Leader

Collapse

Announcement

Collapse
No announcement yet.

Drag-racer's car crashes into house; residents OK

Collapse

300x250 Mobile

Collapse
X
 
  • Filter
  • Time
  • Show
Clear All
new posts

  • pkagel
    replied
    It was the responsible party who lived, barely, but lived. I don't have a lot of medical knowledge, but they did the transfusion. In doing that, I'd imagine they have to drain while they are filling, could they not just take the drain bag and use that blood for testing. Seems to be no warrant issues there.

    All said, besides the poor scene and prelim investigation, the people of TN were wonderful and very open with me about the accident.

    The suspect's Firebird ended up spinning like a record and he was ejected out the rear window of it. He was life flighted out and barely lived. He is a felon with a long record. We didn't sue, what can you get from white trash who lives off the gov't anyway.

    Thanks for the warrant info, in CA you give consent when you sign for your DL. I didn't realize it was different in TN.

    Leave a comment:


  • MemphisPD
    replied
    Originally posted by Chopshopcop
    It's pretty common around here to have speakers unsecured in a vehicle, especially the big kick box type. He may have been hiding dope but that's only speculation now.
    Yeah, maybe they have impound-strip lots like we do. lol

    Leave a comment:


  • Chopshopcop
    replied
    Originally posted by pkagel
    Why would they need a warrant for blood in a fatal? They actually took the blood after the 3rd transfusion and found some drugs but not enough to cause them to charge him. I would imagine they would have been a lot higher in concentration had they not changed his oil 3 times before testing?

    Actually, it is not just an accident when drugs an alcohol are in the blood. I could understand if it was a guy who was just reaching for a map, that happens but drugs are on purpose.

    All this said, I am most dissapointed in the Trooper who wouldn't control his own crime scene. You don't let the mother come into your crime scene and take anything. She said she wanted to take the speakers out of the car. Beep, beep, red flag!!! What do you think is under those speakers??? I wasn't there, but I'm guessing drugs. When I examined his car I found a very expensive stereo and TV system in the vehicle and she wanted two large speakers out of the back. I also noticed their were no monting holes for the speakers again leading me to believe he ran drugs with that car since the speaker boxes were quite large and you could easily get to the drugs with no mounting screws to slow you down.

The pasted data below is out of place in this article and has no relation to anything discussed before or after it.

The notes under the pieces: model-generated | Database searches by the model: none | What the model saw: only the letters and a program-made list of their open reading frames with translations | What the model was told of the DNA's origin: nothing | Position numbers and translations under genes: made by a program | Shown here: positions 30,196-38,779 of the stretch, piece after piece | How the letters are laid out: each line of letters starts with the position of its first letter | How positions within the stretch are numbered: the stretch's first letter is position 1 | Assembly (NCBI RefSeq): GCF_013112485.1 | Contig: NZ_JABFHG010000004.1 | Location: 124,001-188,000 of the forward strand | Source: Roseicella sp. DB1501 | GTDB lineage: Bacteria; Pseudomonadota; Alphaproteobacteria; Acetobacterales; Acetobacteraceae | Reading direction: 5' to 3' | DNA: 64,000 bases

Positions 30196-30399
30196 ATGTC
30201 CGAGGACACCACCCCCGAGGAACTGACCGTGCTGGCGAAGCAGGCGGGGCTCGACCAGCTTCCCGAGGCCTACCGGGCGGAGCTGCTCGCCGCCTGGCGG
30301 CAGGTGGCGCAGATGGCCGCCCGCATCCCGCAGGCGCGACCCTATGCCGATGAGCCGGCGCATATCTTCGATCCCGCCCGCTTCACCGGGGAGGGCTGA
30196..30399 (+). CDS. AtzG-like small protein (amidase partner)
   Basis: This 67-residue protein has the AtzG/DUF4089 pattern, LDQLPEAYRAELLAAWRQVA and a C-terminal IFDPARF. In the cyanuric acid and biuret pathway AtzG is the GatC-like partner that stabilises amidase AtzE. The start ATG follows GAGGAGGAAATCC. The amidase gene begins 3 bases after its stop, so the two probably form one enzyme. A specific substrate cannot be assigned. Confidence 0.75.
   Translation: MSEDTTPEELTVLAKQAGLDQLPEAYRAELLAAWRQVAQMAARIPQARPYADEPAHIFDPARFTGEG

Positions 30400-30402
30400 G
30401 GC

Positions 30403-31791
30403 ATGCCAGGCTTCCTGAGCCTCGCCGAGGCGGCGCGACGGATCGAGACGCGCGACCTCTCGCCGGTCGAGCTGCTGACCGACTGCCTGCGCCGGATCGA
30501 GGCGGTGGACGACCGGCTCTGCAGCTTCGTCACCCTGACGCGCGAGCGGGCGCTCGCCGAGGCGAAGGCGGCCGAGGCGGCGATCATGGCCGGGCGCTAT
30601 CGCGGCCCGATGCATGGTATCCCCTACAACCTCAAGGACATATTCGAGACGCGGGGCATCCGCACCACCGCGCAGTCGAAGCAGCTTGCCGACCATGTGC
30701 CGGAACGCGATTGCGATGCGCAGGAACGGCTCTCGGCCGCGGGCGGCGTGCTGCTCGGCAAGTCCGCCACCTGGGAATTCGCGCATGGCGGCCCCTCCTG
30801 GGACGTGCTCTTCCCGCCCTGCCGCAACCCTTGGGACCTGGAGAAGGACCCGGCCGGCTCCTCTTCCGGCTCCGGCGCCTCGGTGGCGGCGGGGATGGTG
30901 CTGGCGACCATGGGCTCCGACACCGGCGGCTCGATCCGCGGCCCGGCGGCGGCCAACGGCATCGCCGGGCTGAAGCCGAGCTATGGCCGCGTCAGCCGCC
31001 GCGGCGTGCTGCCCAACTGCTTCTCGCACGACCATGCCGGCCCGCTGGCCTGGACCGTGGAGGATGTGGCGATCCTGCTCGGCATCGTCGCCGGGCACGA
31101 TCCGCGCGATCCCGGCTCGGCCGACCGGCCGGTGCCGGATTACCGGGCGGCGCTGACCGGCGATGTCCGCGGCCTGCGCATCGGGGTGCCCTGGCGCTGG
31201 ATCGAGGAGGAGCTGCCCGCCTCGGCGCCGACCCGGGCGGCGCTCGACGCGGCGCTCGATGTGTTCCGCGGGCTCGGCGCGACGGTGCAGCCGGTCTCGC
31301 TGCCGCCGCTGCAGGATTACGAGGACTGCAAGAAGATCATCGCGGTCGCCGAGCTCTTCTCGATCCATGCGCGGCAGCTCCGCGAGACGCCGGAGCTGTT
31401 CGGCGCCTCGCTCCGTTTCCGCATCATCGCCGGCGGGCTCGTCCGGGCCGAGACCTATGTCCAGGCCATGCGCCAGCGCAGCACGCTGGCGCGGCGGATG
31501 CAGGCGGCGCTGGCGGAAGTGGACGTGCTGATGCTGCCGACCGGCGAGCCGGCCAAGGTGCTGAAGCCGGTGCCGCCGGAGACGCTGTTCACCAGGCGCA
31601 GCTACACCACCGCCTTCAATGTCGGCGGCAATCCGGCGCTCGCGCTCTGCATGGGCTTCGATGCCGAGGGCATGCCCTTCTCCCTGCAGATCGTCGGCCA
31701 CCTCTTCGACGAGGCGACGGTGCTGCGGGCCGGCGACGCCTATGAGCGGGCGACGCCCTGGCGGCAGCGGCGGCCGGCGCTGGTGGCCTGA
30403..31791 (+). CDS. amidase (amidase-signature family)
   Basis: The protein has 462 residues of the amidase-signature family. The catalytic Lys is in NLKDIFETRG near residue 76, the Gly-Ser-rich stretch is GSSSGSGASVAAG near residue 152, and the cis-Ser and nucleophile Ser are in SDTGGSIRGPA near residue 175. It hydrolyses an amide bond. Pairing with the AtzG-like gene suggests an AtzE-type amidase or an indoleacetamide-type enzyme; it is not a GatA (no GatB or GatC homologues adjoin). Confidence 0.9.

Just a rant, I know I'll never run a crime scene that way. My Lt. at the academy beat it into us and I'd be looking over my shoulder for his huge bear hands to come upside my head if I ever thought of it!
    Depends on who the fatality was. If it was the responsible party that died, then no warrant is required. If he caused a fatality, then TN law requires consent. Failing that, you must have a warrant to draw blood as the courts have ruled that it's an invasive process that rises to the level of a seizure. Even if it weren't required, it's a good practice because it brings the courts in the mix early on. It's almost always better to conduct an investigation with a warrant than without, gives the defense less to work with.

    It's pretty common around here to have speakers unsecured in a vehicle, especially the big kick box type. He may have been hiding dope but that's only speculation now.

    I don't know all the facts and can't tell you with any certainty whether the trooper's actions were appropriate. I can say that given the limited amount of information, I probably wouldn't have done it his way either.

    Leave a comment:


  • pkagel
    replied
    Why would they need a warrant for blood in a fatal? They actually took the blood after the 3rd transfusion and found some drugs but not enough to cause them to charge him. I would imagine they would have been a lot higher in concentration had they not changed his oil 3 times before testing?

    Actually, it is not just an accident when drugs an alcohol are in the blood. I could understand if it was a guy who was just reaching for a map, that happens but drugs are on purpose.

    All this said, I am most dissapointed in the Trooper who wouldn't control his own crime scene. You don't let the mother come into your crime scene and take anything. She said she wanted to take the speakers out of the car. Beep, beep, red flag!!! What do you think is under those speakers??? I wasn't there, but I'm guessing drugs. When I examined his car I found a very expensive stereo and TV system in the vehicle and she wanted two large speakers out of the back. I also noticed their were no monting holes for the speakers again leading me to believe he ran drugs with that car since the speaker boxes were quite large and you could easily get to the drugs with no mounting screws to slow you down.


    Just a rant, I know I'll never run a crime scene that way. My Lt. at the academy beat it into us and I'd be looking over my shoulder for his huge bear hands to come upside my head if I ever thought of it!

    Leave a comment:


  • Chopshopcop
    replied
    Generally speaking, drawing blood takes either consent or a search warrant. Then it has to be sent to a crime lab for analysis. Most of the labs have such a backlog that getting results on blood, DNA or other forensic evidence in 6 months is considered a very fast turnaround.